Anna G. Larson
Anna G. Larson is a features reporter with The Forum who writes a weekly column featuring stylish people in Fargo-Moorhead. Larson graduated from North Dakota State University with a degree in journalism and joined The Forum in July 2012. She's a Fargo native who enjoys travel, food, baking, fashion, animals, coffee and all things Midwestern. Follow her on Instagram and Twitter: @msannagrace
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FARGO — Most winter mornings, I feel like Holly Golightly in “Breakfast at Tiffany’s.” I want to keep my sleep mask on and stay in bed with my cat. But mornings don’t have to be a struggle. The early hours set the tone for the day, and I want mine to be positive and uplifting, even on gray, wintry mornings.
FARGO—Jeff Reddig tosses a bean bag into the hole of the wooden cutout. "Did you see that?" he said.
FARGO — Each of the earrings is missing its mate. The other halves to the beaded, dangly and silver earrings were lost. But like the women they represent, they're not forgotten. The Native American-designed jewelry on display at North Dakota State University's Memorial Union Gallery is part of the inaugural Sing Our Rivers Red week here. The movement aims to generate awareness for missing and murdered indigenous women while uniting the community. The earrings symbolize Native women in Canada who've gone missing since 1980. The U.S.
MOORHEAD, Minn. — Jenny Krag knew she couldn’t wish for millions of dollars or a new job. But she could create a vision board to keep her goals on track. Typically constructed from magazine cutouts arranged on paper, a vision board is a tool to help people set and achieve goals — kind of like a visual representation of New Year’s resolutions. Some people might call them a collage, 36-year-old Krag says, but the difference is a vision board has an intention. “It’s not wishing. You can’t just ask for a million dollars and it’s given to you.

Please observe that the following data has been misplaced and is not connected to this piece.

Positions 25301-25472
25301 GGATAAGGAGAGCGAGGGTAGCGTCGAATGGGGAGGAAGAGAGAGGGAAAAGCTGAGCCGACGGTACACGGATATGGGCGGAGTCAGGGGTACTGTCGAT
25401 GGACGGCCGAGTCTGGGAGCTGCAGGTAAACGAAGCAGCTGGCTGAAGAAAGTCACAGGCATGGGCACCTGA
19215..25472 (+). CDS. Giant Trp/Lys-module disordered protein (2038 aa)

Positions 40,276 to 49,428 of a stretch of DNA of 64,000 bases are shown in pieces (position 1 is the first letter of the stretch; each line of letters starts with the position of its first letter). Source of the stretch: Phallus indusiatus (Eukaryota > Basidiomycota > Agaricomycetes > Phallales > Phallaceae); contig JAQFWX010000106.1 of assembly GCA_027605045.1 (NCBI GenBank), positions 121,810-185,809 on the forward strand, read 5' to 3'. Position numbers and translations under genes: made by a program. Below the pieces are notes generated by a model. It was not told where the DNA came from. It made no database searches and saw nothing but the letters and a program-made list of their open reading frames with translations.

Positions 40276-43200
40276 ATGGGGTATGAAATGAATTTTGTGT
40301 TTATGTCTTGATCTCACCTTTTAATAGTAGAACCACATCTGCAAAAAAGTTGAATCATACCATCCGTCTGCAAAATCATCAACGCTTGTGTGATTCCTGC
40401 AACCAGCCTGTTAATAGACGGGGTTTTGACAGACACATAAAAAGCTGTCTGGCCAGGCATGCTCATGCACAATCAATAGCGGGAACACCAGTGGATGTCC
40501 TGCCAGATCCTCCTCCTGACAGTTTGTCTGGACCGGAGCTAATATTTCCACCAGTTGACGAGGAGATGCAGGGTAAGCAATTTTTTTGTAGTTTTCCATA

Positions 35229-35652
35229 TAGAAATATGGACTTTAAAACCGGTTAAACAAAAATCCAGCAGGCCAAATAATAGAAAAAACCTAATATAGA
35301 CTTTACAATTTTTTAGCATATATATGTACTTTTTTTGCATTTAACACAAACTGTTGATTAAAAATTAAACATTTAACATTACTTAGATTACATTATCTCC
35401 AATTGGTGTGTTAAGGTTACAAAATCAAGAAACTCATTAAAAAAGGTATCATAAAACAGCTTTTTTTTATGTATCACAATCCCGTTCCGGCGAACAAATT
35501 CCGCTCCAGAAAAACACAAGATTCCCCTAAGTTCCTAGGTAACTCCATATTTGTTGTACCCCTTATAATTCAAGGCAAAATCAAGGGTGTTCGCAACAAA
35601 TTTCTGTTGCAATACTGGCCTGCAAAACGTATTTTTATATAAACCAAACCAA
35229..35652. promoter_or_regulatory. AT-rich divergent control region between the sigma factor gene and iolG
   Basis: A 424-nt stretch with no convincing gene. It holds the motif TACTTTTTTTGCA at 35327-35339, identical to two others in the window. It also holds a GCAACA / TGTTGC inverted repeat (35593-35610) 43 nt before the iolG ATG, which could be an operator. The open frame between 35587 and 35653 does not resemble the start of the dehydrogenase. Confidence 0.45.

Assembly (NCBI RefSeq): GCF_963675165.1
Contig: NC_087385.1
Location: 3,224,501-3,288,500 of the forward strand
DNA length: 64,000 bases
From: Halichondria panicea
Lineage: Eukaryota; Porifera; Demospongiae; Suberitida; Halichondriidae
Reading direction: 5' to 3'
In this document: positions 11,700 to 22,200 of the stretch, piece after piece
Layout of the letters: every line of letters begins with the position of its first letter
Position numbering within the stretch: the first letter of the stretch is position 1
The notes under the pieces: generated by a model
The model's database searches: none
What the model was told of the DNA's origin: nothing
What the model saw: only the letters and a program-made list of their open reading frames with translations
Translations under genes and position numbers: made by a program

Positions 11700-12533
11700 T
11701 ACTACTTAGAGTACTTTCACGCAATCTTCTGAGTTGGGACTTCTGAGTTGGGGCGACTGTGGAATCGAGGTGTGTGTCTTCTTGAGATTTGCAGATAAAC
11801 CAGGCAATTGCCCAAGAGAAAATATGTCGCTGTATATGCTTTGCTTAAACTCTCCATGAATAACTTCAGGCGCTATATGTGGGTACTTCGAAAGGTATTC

FARGO - After a week of 12-hour work days at TrueNorth Steel in Fargo, Lissa Yellowbird-Chase drives six hours to western North Dakota. She usually doesn't change out of her dirty work clothes, and her hands are gray and black from welding. The appearance helps her fit in, Yellowbird-Chase says. The 46-year-old Fargo woman and single mom of five makes the 350-plus-mile drive to the Bakken nearly every weekend in the summer and whenever she can in the winter. She walks miles each day, sometimes as much as 25 miles, tapes up posters, interviews people and requests paperwork from police d
When Julie Powell turned 30 in 2002, she went down a rabbit hole with lots and lots of butter. Stuck at a dead-end job and seeking inspiration, Powell cooked her way through all 524 recipes in Julia Child’s “Mastering the Art of French Cooking, Volume 1” and documented the triumphs and defeats on her blog, “The Julie/Julia Project.” Most people know about the blog because of 2009’s Nora Ephron film with Amy Adams and Meryl Streep, “Julie & Julia.” The comedy-drama used Powell’s memoir, “Julie & Julia: My Year of Cooking Dangerously” and Child’s autobiography to parallel the two women
FARGO — Fresh herbs plucked straight from the ground (or a pot) are one of my favorite simple pleasures in the kitchen. But I often can’t use my herbs as quickly as they grow.
FARGO — A bottle of soda has 100 calories and 26 grams of sugar. Not so bad, right? Wrong. A 20-ounce bottle of soda usually has two and a half servings, making the total calorie count 250 and sugar 65 grams. Nutrition labels can be confusing. The U.S. Food and Drug Administration proposed a new label Feb. 27 that’s easier to read and could change how consumers eat. The proposed label clearly states the calories per serving and servings per container.
FARGO — Women with short hair are not common targets of sexual assault. Carrying an umbrella can stop a potential perpetrator. These myths and others about sexual assault are found in the viral article, “Through a Rapist’s Eyes.” The 16-point list and similar documents have circulated cyberspace for more than a decade, disseminating statements supposedly gathered through interviews with rapists in prison. Many of the tips in the document are more damaging than helpful, said Sarah Dodd, the assistant director of sexual assault prevention programs at North Dakota State University. “My react